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‘So the movement,
the restlessness,

the striving,
the sense of never being at home,

and of being anywhere and everywhere
as at home as one might be.

And the impetus to get on,
even if one hardly knew the answer

to that question of questions
– get on where and why?’

‘The hawk flies above the earth, hormoniously flapping its broad wings: suddenly, it stops as though it were meditating on the sadness of life, then shakes its wings and is off like an arrow above the steppe, and does not know why he flies, nor what he seeks.

Then, on the summit of a hillock, a solitary poplar appears.  Is it happy, this beautiful being?  In the summer the torrid heat, in winter, the cold and the blizzards, in autumn the dreadful nights, when it sees nothing but darkness and hears nothing but the angry howling of the wind.  And worst of all, it remains alone, completely alone throughout its life.’

-from The Steppe by Anton Chekhov

‘Those who find ugly meanings in beautiful things are corrupt without being charming.  This is a fault.

Those who find beautiful meanings in beautiful things are the cultivated.  For these there is hope.’  Oscar Wilde

‘Writers are the interpreters of their environment –
not singly, but in the mass…
you won’t find the whole of Australia in any one book
you won’t even find it in all of the books of any one writer
but you will find it…

…pretty clearly and comprehensively in
the whole mass of Australian literature…
To understand one’s country one must read its books
not only its descriptive and factual books
but the works of its creative writers.’

– Eleanor Dark, ABC interview, 1946

In here

somewhere, somehow

I find myself


or old.

She is here

for you

and me


she can.

I have no idea why...

...old things make my heart sing.

It might be due to all the living...

...that's been and gone and will be again.

Or it might be that one day, one day...

...I will live in a place like this.

In an earlier Under the Flutter post I spoke about a self-imposed rule that I have when on a residency – take one Polaroid photograph per day, no more, no less, and one must be taken, there’s no option of allowing a day to go by without a part of it turning into a piece of Polaroid magic.  It becomes a visual diary of the residency, but also allows me to focus on something external rather than the generally internal nature of writing.  And, quite frankly, it’s a great excuse to get out of the house and see more of whatever place I’m living in for that month.

But can I just say how god-damn hard it is to take a decent Polaroid snap.  All you’ve got is a lens and a shutter, that’s it.  There’s no little inbuilt computer to do all the work for you, no digital trickery to smooth over the edges.  Although that’s also the brilliant part of this technology – its sheer simplicity.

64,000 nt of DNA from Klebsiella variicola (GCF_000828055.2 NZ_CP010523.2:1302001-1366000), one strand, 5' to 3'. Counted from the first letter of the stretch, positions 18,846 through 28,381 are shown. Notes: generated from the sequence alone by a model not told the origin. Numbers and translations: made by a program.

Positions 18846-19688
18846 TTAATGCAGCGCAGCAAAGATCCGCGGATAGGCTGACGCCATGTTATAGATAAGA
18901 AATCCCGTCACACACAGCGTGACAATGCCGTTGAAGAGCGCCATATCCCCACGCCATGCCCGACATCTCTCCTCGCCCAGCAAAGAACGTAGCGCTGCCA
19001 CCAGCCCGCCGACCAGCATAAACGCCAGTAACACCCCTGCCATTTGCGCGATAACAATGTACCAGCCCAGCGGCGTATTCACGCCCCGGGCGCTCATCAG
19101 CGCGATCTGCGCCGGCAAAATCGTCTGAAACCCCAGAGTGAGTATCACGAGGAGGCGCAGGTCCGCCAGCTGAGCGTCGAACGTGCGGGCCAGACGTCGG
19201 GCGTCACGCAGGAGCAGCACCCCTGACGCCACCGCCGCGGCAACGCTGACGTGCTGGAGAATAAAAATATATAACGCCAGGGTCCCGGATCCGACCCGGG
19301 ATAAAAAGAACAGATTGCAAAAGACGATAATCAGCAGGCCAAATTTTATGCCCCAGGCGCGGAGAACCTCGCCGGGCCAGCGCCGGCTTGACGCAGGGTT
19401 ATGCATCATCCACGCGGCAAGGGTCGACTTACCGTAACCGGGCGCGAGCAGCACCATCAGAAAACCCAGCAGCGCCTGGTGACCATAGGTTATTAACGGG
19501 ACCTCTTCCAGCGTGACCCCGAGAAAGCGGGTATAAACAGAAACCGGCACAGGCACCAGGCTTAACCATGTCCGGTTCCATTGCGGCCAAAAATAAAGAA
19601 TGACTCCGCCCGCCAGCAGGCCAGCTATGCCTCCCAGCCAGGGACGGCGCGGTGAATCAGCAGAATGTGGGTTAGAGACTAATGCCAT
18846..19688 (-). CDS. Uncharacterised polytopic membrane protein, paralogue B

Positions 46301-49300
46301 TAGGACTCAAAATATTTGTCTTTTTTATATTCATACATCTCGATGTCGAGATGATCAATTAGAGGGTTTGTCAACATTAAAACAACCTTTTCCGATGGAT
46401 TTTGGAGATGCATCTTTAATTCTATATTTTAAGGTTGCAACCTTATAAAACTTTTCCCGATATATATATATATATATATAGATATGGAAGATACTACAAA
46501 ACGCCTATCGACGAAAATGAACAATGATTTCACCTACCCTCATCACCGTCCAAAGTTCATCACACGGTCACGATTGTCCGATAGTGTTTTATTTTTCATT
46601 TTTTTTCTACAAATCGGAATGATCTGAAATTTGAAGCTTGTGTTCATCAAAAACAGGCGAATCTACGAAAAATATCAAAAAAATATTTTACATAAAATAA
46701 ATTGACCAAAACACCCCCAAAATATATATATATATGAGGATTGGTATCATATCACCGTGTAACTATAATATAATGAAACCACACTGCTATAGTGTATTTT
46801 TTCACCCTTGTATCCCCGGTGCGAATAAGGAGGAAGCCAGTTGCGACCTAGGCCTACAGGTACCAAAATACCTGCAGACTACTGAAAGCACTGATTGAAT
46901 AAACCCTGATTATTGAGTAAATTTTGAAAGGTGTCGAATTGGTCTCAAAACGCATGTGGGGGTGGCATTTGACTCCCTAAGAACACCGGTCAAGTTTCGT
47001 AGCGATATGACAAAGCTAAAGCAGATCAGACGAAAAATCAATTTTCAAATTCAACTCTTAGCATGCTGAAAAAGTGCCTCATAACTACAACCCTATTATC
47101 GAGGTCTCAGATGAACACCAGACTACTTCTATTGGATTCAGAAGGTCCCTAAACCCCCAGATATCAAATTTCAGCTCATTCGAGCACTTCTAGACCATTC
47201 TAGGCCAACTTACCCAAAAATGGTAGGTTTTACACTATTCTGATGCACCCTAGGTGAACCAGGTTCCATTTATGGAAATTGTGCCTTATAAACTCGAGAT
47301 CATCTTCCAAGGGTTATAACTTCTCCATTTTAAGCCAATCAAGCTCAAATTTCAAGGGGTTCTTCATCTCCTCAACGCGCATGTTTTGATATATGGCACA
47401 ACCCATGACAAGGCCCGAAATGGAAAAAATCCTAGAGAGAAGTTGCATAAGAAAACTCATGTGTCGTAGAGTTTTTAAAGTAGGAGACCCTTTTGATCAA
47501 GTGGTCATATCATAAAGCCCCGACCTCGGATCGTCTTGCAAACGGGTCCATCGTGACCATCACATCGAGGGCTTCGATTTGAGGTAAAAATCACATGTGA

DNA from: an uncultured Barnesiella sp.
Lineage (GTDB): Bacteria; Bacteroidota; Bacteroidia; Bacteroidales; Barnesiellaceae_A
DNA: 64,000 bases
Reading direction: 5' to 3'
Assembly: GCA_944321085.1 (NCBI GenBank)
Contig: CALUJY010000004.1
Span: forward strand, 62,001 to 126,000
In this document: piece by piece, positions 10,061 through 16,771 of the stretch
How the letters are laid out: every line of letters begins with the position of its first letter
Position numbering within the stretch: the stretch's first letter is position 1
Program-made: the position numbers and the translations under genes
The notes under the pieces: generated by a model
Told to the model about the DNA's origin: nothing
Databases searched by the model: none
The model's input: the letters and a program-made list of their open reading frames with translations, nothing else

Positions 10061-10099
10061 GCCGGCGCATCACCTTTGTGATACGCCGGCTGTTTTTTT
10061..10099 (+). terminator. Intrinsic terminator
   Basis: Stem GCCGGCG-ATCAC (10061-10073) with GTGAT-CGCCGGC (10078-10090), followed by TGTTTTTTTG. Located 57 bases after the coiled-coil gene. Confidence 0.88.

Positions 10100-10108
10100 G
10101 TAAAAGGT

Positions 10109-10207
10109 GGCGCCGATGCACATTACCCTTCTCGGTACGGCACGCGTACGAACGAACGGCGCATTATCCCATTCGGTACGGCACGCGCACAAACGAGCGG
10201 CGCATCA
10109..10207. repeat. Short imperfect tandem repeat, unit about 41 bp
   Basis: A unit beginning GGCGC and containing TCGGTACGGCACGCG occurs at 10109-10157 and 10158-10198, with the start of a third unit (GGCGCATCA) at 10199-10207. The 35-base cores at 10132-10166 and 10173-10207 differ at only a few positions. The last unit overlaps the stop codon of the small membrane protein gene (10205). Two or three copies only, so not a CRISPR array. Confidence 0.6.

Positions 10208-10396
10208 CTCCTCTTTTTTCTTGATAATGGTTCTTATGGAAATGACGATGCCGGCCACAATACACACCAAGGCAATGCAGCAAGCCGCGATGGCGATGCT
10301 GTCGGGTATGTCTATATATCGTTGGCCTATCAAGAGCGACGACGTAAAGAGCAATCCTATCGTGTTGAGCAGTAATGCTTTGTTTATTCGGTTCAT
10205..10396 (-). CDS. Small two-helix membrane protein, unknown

Anyway, the point is I promised I’d post some of the shots I took while on a residency in Launceston, Tasmania, in April/May this year, and so they’re below for your viewing pleasure.  You’ll probably read the (admittedly slightly blurry) caption that comes with each pic and think, Okay, that Nigel Featherstone bloke really has lost the plot this time.  And I may well have lost the plot.  Although the shots actually feature over at my other site, Open to Public, and each caption is taken from a line of a short story.

Yes, that’s a shameless plug for you to check out OTP and see if there’s anything there that takes your fancy.  If there’s nothing there of interest, please don’t let me know because you’ll crush me like a butterfly.  But if there’s a story you like, drop me an email, or send me flowers.  Either will do.

In the meantime, let the Polaroid love begin.


While we’re talking plugs, if you’re up for a bit of brain fodder, check out Verity La and a wonderfully succinct interview my VL co-editor Alec Patric has done with Australian writer Tiggy Johnson.

Where I live I get to drive past the Canberra Airport at least a couple of times a week, and for the last month or so I’ve been chuckling at this sign (though also just a little distressed, not much, just a little).  I can’t help thinking the sign is suggesting that this is a place to roll out very sick hospital patients, not quite a cemetery but a dumping ground, a place to leave people in whom we’ve lost interest because they have become too hard to care for, or their case too hopeless.  Or it’s a place for people who’ve lost interest in their days to dispose of their bodies.  A handy chute for poor souls, then.  A place to discard, not to fly.  Though perhaps flying and discarding might be more closely related than I give it credit for.  Who doesn’t shed something, or die a bit, even just emotionally, internally, when they climb aboard a trusty jet and get away for a while?

PS Suggested music for this post: Red House Painters and associates.  Pick a song at random.  You’ll know what I mean.

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The past